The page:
Encapsulating peritoneal sclerosis: definition, etiology, diagnosis, and treatment. International Society for Peritoneal Dialysis Ad Hoc Committee on Ultrafiltration Management in Peritoneal Dialysis

Perit Dial Int. 2000:20 Suppl 4:S43-55.


Current definitions of encapsulating peritoneal sclerosis are practical and clinically relevant. It is important to adhere to a more uniform use of the proper terminology, and it is the recommendation of the authors that EPS be adopted as the more appropriate term. The best literal definition of EPS is based on clinical-pathologic criteria. Differentiation of EPS from the general category of ultrafiltration failure is required. Further, better appreciation of the diverse pathways that can lead to the same final common clinical-pathologic picture should not be overshadowed by the requirement of uniform terminology. Incidence and prevalence of the syndrome have been defined in some large populations and a few single-center experiences. The former show an incidence of less than 1%, while higher percentages are reported in the latter. The reported increased incidence with duration on therapy requires validation. The epidemiology of the syndrome offers limited insight into its pathogenesis. A list of factors, both dialysis-related and non dialysis-related. has been accumulated. Except in a few categories where agents are clearly related to the development of EPS, the majority of the listed factors for dialysis-related BPS remain, at best, associations and at worst, simple conjecture. The same limitations that plague the issue of etiology apply in the area of pathogenesis. More basic, focused work is required. The diagnosis of EPS remains based on clinical suspicion confirmed with, primarily, radiologic findings. Pathologic confirmation is obtained in cases that come to surgery for management or for catheter removal. Radiologic studies are precise enough for confirmation, but none have been evaluated for early diagnosis for possible early intervention or prevention. Studies based on transport characteristics or effluent dialysate constituents are not useful for EPS. At present, there are no reliable predictive tests for BPS that can be used in individual patients. Therapy of BPS is based on anecdotal evidence. The possible variable etiologies and probable distinct pathways leading to the syndrome may make a uniform therapeutic approach unlikely. Further, the limited number of cases and the sporadic pattern of occurrences make therapeutic trials not readily feasible. This is distinct from the case of ultrafiltration failure, where significant advances in mechanism elucidation and rationale-based interventions have been made.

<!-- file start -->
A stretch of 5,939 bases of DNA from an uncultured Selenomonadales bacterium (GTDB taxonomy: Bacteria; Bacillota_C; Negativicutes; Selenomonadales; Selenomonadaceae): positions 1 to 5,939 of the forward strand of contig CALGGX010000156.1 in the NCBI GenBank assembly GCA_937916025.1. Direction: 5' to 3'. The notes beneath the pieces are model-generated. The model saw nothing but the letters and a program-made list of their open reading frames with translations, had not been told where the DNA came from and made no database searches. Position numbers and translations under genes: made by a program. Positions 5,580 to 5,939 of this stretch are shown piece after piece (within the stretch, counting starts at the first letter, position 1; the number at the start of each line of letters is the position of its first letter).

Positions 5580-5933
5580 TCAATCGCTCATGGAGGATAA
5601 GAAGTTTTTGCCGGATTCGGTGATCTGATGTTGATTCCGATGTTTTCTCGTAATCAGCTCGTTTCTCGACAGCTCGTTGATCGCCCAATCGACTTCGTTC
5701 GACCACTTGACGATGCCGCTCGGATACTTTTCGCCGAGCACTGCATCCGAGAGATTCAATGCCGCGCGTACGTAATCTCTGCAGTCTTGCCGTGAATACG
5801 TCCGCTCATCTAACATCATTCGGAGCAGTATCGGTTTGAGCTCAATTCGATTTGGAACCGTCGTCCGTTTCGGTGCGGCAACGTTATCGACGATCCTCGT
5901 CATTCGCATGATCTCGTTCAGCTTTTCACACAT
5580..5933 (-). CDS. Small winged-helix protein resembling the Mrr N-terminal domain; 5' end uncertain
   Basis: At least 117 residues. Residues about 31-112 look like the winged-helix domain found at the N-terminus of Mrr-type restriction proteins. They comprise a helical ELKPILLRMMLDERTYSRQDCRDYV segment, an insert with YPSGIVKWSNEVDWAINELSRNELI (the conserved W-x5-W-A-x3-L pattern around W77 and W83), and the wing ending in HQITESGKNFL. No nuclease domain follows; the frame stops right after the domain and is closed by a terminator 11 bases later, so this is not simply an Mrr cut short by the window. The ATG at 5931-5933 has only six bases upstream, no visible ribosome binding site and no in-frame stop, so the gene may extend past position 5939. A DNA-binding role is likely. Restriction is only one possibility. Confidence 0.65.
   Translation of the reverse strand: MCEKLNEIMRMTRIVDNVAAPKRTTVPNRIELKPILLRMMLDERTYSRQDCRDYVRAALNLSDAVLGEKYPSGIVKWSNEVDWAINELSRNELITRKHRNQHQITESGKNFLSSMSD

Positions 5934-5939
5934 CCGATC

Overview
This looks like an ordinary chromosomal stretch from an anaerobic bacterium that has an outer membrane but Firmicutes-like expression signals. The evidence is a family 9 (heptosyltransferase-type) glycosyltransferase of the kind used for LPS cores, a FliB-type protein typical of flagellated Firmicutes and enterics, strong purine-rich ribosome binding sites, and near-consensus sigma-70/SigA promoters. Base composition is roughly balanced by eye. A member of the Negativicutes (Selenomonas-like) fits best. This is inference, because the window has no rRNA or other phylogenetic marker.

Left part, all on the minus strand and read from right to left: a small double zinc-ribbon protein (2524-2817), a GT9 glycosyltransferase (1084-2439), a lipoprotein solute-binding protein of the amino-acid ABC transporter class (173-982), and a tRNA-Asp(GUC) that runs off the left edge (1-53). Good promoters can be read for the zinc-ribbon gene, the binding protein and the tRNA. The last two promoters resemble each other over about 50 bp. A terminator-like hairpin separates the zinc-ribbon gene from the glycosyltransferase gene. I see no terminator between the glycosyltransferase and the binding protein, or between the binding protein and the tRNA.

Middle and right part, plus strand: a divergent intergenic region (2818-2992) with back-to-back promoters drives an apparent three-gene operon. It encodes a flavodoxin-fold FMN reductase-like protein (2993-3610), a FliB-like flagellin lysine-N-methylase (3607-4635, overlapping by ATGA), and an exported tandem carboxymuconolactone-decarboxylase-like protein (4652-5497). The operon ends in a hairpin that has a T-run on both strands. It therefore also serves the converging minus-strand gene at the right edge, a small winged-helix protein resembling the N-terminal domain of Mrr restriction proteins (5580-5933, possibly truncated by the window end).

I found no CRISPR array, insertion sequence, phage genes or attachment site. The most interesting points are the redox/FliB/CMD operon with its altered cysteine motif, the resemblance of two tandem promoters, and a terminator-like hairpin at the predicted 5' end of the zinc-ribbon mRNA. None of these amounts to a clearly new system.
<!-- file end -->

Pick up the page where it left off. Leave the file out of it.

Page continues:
Publication types

  • Review

MeSH terms

  • Humans
  • Peritoneal Dialysis / adverse effects*
  • Peritoneum / pathology*
  • Peritonitis / diagnosis
  • Peritonitis / etiology
  • Peritonitis / therapy
  • Sclerosis